Claim: Mitt Romney assisted in the search for his business partner's missing daughter.
Example:[Collected via e-mail, January 2012]
Sometimes, this facet of Romney's personality isn't so subtle. In July 1996, the 14-year-old daughter of Robert Gay, a partner at Bain Capital, had disappeared. She had attended a rave party in New York City and gotten high on ecstasy.
Three days later, her distraught father had no idea where she was. Romney took immediate action. He closed down the entire firm and asked all 30 partners and employees to fly to New York to help find Gay's daughter. Romney set up a command center at the LaGuardia Marriott and hired a private detective firm to assist with the search. He established a toll-free number for tips, coordinating the effort with the NYPD, and went through his Rolodex and called everyone Bain did business with in New York, and asked them to help find his friend's missing daughter. Romney's accountants at Price Waterhouse Cooper put up posters on street poles, while cashiers at a pharmacy owned by Bain put fliers in the bag of every shopper. Romney and the other Bain employees scoured every part of New York and talked with everyone they could — prostitutes, drug addicts — anyone.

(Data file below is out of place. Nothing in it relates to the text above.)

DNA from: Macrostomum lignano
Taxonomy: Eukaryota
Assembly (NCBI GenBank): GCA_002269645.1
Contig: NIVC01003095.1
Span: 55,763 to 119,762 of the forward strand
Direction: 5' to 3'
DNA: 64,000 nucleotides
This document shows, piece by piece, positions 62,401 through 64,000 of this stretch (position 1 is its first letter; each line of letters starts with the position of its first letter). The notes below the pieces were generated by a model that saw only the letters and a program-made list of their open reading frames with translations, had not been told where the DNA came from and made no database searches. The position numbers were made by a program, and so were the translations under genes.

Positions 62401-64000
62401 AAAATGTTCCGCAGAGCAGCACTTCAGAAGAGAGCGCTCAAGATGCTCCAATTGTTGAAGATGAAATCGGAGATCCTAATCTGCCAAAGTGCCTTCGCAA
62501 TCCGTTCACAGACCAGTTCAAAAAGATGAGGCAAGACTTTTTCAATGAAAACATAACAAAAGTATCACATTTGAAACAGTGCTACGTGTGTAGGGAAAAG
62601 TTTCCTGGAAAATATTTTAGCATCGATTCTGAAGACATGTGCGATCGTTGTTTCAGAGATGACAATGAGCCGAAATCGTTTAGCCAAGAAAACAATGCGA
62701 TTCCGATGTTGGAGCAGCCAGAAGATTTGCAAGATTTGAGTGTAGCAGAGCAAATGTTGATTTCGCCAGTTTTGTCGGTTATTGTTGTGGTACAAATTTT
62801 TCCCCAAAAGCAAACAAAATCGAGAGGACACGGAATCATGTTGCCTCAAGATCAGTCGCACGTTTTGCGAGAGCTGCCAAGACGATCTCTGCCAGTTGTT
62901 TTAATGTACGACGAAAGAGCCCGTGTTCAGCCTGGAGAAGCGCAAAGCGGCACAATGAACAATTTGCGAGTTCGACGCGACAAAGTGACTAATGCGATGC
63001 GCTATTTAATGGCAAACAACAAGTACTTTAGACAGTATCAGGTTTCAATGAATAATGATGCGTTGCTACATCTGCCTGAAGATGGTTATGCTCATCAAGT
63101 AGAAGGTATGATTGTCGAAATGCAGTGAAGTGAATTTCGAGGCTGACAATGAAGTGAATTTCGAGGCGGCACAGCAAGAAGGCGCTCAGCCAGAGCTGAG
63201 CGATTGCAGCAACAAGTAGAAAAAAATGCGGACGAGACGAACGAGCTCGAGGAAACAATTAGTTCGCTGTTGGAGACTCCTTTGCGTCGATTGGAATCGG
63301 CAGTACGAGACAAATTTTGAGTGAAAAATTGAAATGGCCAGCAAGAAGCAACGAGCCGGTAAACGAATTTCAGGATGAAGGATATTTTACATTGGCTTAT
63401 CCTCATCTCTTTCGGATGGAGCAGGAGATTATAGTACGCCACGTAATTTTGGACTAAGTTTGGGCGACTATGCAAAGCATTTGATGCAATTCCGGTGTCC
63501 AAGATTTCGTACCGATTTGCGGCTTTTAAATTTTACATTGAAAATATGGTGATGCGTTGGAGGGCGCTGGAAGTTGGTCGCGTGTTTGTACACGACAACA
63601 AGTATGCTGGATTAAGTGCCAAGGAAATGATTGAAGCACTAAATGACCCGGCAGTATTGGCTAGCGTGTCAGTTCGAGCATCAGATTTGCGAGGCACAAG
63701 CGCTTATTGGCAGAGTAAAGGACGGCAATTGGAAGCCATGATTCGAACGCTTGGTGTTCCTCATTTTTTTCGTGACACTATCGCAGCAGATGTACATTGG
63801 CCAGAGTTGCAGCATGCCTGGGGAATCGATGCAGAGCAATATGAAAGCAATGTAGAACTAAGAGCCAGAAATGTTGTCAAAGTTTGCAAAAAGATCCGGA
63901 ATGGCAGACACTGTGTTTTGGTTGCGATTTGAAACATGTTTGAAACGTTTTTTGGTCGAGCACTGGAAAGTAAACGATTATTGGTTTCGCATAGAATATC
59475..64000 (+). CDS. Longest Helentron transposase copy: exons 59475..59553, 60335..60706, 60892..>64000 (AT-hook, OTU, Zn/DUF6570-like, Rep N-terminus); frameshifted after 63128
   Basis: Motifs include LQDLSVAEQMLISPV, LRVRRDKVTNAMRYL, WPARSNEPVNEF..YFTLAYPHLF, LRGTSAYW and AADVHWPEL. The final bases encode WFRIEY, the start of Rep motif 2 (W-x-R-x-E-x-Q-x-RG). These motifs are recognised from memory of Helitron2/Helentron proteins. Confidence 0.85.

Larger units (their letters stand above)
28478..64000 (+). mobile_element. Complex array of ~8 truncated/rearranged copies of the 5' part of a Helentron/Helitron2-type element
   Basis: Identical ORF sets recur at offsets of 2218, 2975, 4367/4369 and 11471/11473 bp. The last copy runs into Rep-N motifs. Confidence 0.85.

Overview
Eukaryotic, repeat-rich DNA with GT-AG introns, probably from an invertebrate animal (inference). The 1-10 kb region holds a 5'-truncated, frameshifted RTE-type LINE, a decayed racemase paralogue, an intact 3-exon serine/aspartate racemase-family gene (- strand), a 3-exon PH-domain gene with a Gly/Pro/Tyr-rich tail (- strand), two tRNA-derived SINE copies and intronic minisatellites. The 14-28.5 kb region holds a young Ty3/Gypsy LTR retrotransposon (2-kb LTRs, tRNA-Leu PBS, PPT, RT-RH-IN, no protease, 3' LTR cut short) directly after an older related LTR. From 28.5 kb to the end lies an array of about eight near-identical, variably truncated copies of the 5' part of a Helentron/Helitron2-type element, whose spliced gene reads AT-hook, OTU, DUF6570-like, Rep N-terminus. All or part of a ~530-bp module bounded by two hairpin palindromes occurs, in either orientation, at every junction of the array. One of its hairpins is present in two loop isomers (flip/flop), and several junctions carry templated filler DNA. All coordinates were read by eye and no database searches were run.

That day, their hunt made the evening news, which featured photos of the girl and the Bain employees searching for her. As a result, a teenage boy phoned in, asked if there was a reward, and then hung up abruptly. The NYPD traced the call to a home in New Jersey, where they found the girl in the basement, shivering and experiencing withdrawal symptoms from a massive ecstasy dose. Doctors later said the girl might not have survived another day. Romney’s former partner credits Mitt Romney with saving his daughter's life, saying, "It was the most amazing thing, and I’ll never forget this to the day I die."